Nicolaus Stanitski, a Henschke ancestor, originally planted the Hill of Grace vineyard during the 1860s above the Barossa Valley. During the 1950s Cyril Henschke took his family concern back to wine and established the Hill of Grace label in 1956. The Shiraz vines – many now over 140 years old – are among the world's oldest genetic Shiraz plant material. It is remarkable that the vineyard remained intact considering the economic uncertainty and the social conditions of the time. The vineyard is planted on red clay soils overlain by sandy and silty loams interspersed with gravels.
There are several blocks including Grandfather’s Post Office Blocks One and Two, Young which is made up of the younger selected material located near the vines of the old post office, and the Church Block, House Block and Windmill Block. Vintage takes place during mid to late April, each parcel vinified separately to maximise blending options. The Hill of Grace style has developed along Grange lines, but by a circuitous route. Vinification takes place in open headed down fermenters with regular pumping over. Towards dryness the wine is drained and pressed. Partial barrel fermentation in a combination of new American and French oak follows to integrate oak and create complexity. The wine is then allowed to mature in the same oak for a period of about 18 months before bottling and further maturation.
HILL OF GRACE
Location: Eden Valley wine region, 4 km north-west of Henschke Cellars at Keyneton, in the Barossa Range, South Australia.
Varieties: Shiraz (on own roots). Vines originate from pre-phylloxera material brought from Europe by the early European settlers. Riesling and Semillon.
Wines Produced: Shiraz – individual vineyard bottling since 1958.
Age: Oldest vines planted in 1860s.
Average Yield: 5 tonnes/hectare (2 tonnes/acre)
Soil: Alluvial, sandy loam over clay.
Trellis: 2 wire vertical/single wire at 70 centimetres.
Planting: Wide planting – 3.1 metres x 3.7 metres. Most are planted east-west, some north-south. Dry grown.
Treatments: Tilled and dodged for many years without herbicide. Only copper and sulphur used for foliage sprays. Now mulched and grassed down. Fungus problems are minimal. Vineyard can be considered 'organic'.
Maintenance Quality: Mass selection carried out over two growing seasons. Establishment of a mother source block.
Rainfall: 520 mm
Altitude: 400 metres
Year Vintage Quality Optimum Drinking
1984 Exceptional 20+ years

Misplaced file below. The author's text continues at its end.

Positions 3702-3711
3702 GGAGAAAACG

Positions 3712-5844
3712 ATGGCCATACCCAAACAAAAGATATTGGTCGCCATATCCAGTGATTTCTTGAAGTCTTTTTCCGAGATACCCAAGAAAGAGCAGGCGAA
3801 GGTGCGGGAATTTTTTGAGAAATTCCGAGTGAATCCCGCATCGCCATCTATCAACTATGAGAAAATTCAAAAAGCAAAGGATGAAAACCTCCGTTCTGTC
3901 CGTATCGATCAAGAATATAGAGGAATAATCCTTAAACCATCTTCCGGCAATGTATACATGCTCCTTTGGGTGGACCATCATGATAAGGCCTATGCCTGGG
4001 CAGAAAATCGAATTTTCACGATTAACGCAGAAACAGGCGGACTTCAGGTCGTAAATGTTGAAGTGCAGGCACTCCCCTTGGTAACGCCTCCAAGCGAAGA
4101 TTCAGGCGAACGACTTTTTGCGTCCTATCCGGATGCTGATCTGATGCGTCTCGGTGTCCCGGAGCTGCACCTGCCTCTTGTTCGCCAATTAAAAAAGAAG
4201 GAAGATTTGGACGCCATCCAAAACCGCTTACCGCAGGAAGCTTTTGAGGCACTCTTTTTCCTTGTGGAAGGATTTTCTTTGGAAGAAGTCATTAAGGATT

1985 Exceptional 15+ years
1986 Exceptional 20+ years
1987 Very Good 15+ years
1988 Exceptional 15+ years
1989 Great 15+ years
1990 Exceptional 20+ years
1991 Excellent 20+ years
1992 Excellent 20+ years
1993 Great 15+ years
1994 Exceptional 20+ years
1995 Excellent 20+ years
1996 Exceptional 25+ years
1997 Very Good 15+ years
1998 Exceptional 20+ years
1999 Excellent 20+ years
2000 Not Produced
2001 Excellent 20+ years
2002 Exceptional 25+ years
2003 Great 15+ years
2004 Excellent 20+ years
2005 Exceptional 20+ years
2006 Exceptional 20+ years
2007 Great 20+ years
The 2009 vintage was preceded by another cold, drought winter, with 399mm rainfall in Eden Valley for the year (a good year would see 500mm). It was the coldest August since 1951. Spring had a few heat spikes up into the mid to high 30s, some frost damage in low-lying areas, but very little rain during September and October. In fact, it was the driest September for 30 years and the driest October on record. Staggered flowering resulted from cool weather which reduced the fruit set. Some varieties were also pruned back hard to just a few spurs to allow them to survive with no water. Rain arrived in mid-December with around 65mm recorded, making it the wettest month of the whole year. The cool southerlies continued through into the new year, reminiscent of 2005. December didn’t record any days over 32C. January tended warm to hot with a couple of heat spikes into the high 30s and low 40s. Late January brought a record six days over 40C, not seen since 1908, causing vine stress, exacerbated by drought conditions and empty dams, followed by another week of hot weather culminating in a 46C day on Black Saturday on February 7. Fortunately subsequent weather was mild and dry, with perfect ripening weather from March 1 moving into autumn mode. A strong change brought a general rain across the state with 10-20mm in early March, which helped with ripening and flavour development. The Indian summer in late March brought ripening forward with all the whites finished and in the winery by early April.